In other words, the plan of God was accomplished by the joining together of God’s checed and emeth and Man’s checed and emeth. God is always faithful and true, and when we respond in faith and truth, God’s plans are realized.

“Let not checed and emeth forsake you. Bind them around your neck, write them on the tablet of your heart, and so find favor and high esteem in the sight of God and man.” (Proverbs 3:3-4)

The “Older” Shall Serve the “Younger”

While Rebekah was pregnant with twins, God appeared to her and said,

“Two nations are in your womb,
Two peoples shall be separated from your body.
One people shall be stronger than the other,
And the older shall serve the younger.” (Genesis 25:23)

We often interpret this in light of what we know will eventually come to pass between the two brothers: Since we know the younger brother Jacob will end up with his older brother’s birthright and blessing, this heavenly declaration must be prophesying those events. “The older (Esau) will serve the younger (Jacob)” by forfeiting his inheritance. Thus, Esau is the loser of the prophecy because he serves, while Jacob is the winner because he is served.

I think this interpretation is wrong.

For one, this verse doesn’t actually say that “the *older* shall serve the younger.” The word “older” is the Hebrew word “rab,” which actually means “greater.” And of the 458 times it appears in the Hebrew Scriptures, it’s only translated “older” in this passage. In fact, if the author meant to say “older,” there’s another word he could have chosen. The word “gadol” means “older,” as we see in Genesis 27:1, where Isaac refers to Esau as his “beni ha-gadol”: “my older son.”

In my opinion, a better translation of the end of Genesis 25:23 would be, “…and the greater shall serve the lesser.” When read this way, the passage is ambiguous as to who is the “greater” and who is the “lesser.” So… who was the greater one?

At first, we might think that the greater one was Jacob. After all, he outsmarted his brother and ended up with the blessing, right? Well… it’s not actually so clear. It’s true that Jacob deceived his father and brother in order to receive his father’s blessing (Hebrew berakah). But twenty years later, when Jacob returned home to face his brother, he returns the berakah, saying, “Please, take my blessing” (Genesis 33:11).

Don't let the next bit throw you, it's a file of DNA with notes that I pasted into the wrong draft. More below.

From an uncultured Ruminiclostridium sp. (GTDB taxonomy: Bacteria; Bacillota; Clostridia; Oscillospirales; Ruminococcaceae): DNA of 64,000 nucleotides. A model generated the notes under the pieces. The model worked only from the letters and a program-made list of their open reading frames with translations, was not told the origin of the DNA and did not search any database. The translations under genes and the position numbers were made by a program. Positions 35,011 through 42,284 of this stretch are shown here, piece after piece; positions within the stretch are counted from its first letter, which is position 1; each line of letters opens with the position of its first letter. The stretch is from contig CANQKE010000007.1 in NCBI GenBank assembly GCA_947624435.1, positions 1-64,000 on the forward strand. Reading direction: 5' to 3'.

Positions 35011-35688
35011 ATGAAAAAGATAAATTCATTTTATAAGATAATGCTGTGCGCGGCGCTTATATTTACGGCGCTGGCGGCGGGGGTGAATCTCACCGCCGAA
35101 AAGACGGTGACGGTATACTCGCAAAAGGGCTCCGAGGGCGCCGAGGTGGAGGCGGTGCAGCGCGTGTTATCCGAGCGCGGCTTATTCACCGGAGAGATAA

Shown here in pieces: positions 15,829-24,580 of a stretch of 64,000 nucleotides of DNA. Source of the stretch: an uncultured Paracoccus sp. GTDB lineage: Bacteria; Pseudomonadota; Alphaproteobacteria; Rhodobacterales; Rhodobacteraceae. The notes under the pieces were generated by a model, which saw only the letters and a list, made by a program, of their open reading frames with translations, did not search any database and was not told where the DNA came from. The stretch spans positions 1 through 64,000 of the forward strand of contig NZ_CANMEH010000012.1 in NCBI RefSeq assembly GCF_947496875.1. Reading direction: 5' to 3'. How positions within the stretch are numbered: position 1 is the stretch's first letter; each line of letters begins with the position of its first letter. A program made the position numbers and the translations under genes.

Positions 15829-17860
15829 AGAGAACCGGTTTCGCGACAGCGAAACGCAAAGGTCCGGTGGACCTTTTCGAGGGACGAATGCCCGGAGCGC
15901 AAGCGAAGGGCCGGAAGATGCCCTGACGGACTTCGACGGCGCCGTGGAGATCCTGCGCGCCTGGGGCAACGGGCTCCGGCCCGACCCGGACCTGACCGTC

Okay, so maybe Esau is the greater one. He is stronger than his brother, after all. Additionally, after he meets up with his brother after twenty years apart, he tells Jacob that he doesn’t need his brother’s gifts, for “I am great (rab) enough” (Genesis 33:8). Right there, Esau declares himself to be the great one. Case closed, problem solved.

Except… Esau isn’t the only brother who is called great. After living in exile for twenty years, the Bible calls Jacob “exceedingly great” (rab) (Genesis 30:43).

So, both brothers are called great (rab), both brothers were increased greatly, and the blessing changes hands several times and doesn’t really seem to play into this all that much. Which one is the “greater” one? That original prophecy tells us:

“The greater *shall serve* the lesser.”

The greater one is the one who serves.

And with that in mind, which of the two brothers served? During the twenty years that they were separated, we read eleven times that Jacob served (abad) his uncle Laban. This service to his uncle led directly to Jacob becoming great, both in terms of finances, family, and influence. And then when Jacob and Esau finally reunite, Jacob calls himself Esau’s servant (ebed) five times. Those twins spent years and years seeking greatness by trying to steal the inheritance from one another. But finally, Jacob began to seek greatness *through service*.

You find this dynamic live on through their descendants. Esau’s people became the Edomites, while Jacob’s people became the Israelites. After 400+ years in slavery, the Israelites asked permission to pass through the Edomite’s land. The Edomites chose not to serve, refusing them entry into their land (Numbers 20:21).

Despite this poor treatment, God wrote it into the Israelites’ legal code that the Edomites would always be welcome to join the congregation of Israel and worship the One True God beside them, “for he is your brother” (Deuteronomy 23:7, 8). The Israelites were commanded to serve their brother Edom.

So often we read Genesis 25:23 and assume that the one who “serves” is the one that gets the short end of the stick, but the opposite is true. The one who “serves” is the one who is considered “great.”

And this interpretation of greatness and service fits much better within the whole narrative of scripture. The very first usage of the word “service” in the Bible (abad) is found in the Garden of Eden, where Adam was given the important task of abading the garden—of serving it, of tilling it. Hundreds of years later, Moses demands that Pharaoh “let God’s people go,” that they may abad Him. After their salvation from Egypt, God gives the priests and Levites the important job of abading Him in the tabernacle. And throughout the prophets, the future Messiah is called the ebed of the LORD—the Servant of God. Service is what God’s people are called to, and serving God and others is what makes us great in the eyes of the LORD.

And thousands of years later, we see this play out between two opposing kings. King Herod was an appointed “king of the Jews.” He was rich, ruthless, and wanted to be served. He considered himself to be so great that he gave himself the title, “Herod the Great.” And did I mention that he also was an Idumaean—an Edomite, a descendant of Esau.

But there was another King of the Jews. This One came not to be served but to serve. This One became poor that we might be made rich. This One bore our sicknesses that we might be healed. This One who knew no sin became sin, that we might be made the righteousness of God. This One—an Israelite, a descendant of Jacob—was the True King, the Servant King, the Great King.

And this Great Servant King taught all who would listen how to achieve greatness as well, by echoing the words He had spoken to Rebekah thousands of years earlier:

“He who is greatest among you shall be your servant.” (Matthew 23:11)